Civil & Environmental Engineering

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Now showing 1 - 8 of 8
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    (2020-10) Andreas, Jesaya N.
    River basins are vulnerable to pollution from anthropogenic activities such as the disposal of waste from domestic, commercial, industrial, and agricultural activities. The anthropogenic activities can be a source of contamination, consequently affecting the quality and quantity of groundwater. The study aimed at assessing the impact of the Omaruru municipal dumpsite on groundwater quality. Ideal individual sampling sites were selected based on their positions relative to the municipal dumpsite. Water and soil samples were analysed onsite for physical and chemical parameters including Total Dissolved Solids (3036 mg/L), Turbidity (1.69 NTU) and Electrical Conductivity (20 mS/cm) by using HANNA, H19811-5 multi-meter instrument. Heavy metals (lead, manganese, iron, copper, cadmium) that can impact groundwater quality were analysed in the laboratory using Inductively Coupled Plasma Optical Emission Spectroscopy (ICP-OES) and geochemical analysis of soil samples were was conducted in a laboratory using X-ray Fluorescence (XRF). High concentrations of heavy metals were measured in water from boreholes located downgradient of the river sub-catchment. A strong correlation relationship was found between the concentration of chemical parameters found in the soil from the municipal dumpsite and groundwater from nearby water boreholes. Chemical parameters that exceeded the Namibian water quality standards were Calcium (Ca) 100-300 mg/l > (90 mg/l), Chloride (Cl) 250> (64 mg/l), Iron (Fe) 0.3 mg/l > (0.1mg/l) and Copper (Cu) 1.3mg/l > (0.5mg/l). Chemical parameters that were found within Namibian water quality standards and Environmental Protection Agency (EPA) standards were Potassium (K) 0.2 mg/l < (1 mg/l), Magnesium (Mg) 0.07 mg/l < (25 mg/l), Barium (Ba) 0.03 mg/l < (0.5 mg/l), Lead (Pb) 0.015mg/l < (0.05) mg/l, Cadmium (Cd) 0.03 mg/l < 0.01 mg/l) and Nickel(Ni) 0.07mg/l< (0.25 mg/l). Contamination Factor (CF) of the study area ranged between 0.8–2.7 indicating the degree of overall groundwater contamination of the sampled sites. The Geo-accumulation Index (Igeo) values from the study were measured between 0.003-0.7, while the value of Pollution Load Index (PLI) of the study area was at 2. The PLI value of >1 is polluted whereas a value of <1 indicates no pollution. A strong positive correlation existed between heavy metals found in water and soil from the municipal dumpsite. Concentrations of physical and chemical parameters were benchmarked with Environmental Protection Agency (EPA) and Namibian water standards for drinking water quality.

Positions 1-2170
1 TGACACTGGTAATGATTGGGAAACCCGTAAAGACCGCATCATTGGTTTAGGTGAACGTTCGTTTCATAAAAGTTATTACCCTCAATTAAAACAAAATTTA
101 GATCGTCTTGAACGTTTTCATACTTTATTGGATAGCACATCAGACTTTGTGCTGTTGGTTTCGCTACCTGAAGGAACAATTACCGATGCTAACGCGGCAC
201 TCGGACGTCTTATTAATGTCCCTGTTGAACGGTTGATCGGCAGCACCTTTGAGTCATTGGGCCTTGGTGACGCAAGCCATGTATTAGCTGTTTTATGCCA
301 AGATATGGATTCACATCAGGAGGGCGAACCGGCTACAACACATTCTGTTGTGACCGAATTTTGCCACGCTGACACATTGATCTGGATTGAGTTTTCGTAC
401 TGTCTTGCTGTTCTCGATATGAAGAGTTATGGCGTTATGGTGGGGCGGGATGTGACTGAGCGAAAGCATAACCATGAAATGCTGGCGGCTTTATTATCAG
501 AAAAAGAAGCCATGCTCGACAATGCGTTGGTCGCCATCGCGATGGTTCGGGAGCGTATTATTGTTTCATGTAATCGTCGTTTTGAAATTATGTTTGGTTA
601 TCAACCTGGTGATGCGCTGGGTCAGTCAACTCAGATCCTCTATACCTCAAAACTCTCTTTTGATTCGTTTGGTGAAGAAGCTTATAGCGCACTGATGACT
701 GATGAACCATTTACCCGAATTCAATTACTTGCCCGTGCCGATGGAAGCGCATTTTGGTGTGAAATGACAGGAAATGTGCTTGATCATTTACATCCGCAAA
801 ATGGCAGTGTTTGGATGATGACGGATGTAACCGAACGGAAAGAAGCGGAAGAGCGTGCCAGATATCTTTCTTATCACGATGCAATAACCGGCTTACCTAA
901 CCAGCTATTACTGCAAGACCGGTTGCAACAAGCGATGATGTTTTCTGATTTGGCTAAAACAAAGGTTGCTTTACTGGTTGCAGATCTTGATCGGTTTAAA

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    (2020-11) Agbo, Onjefu L.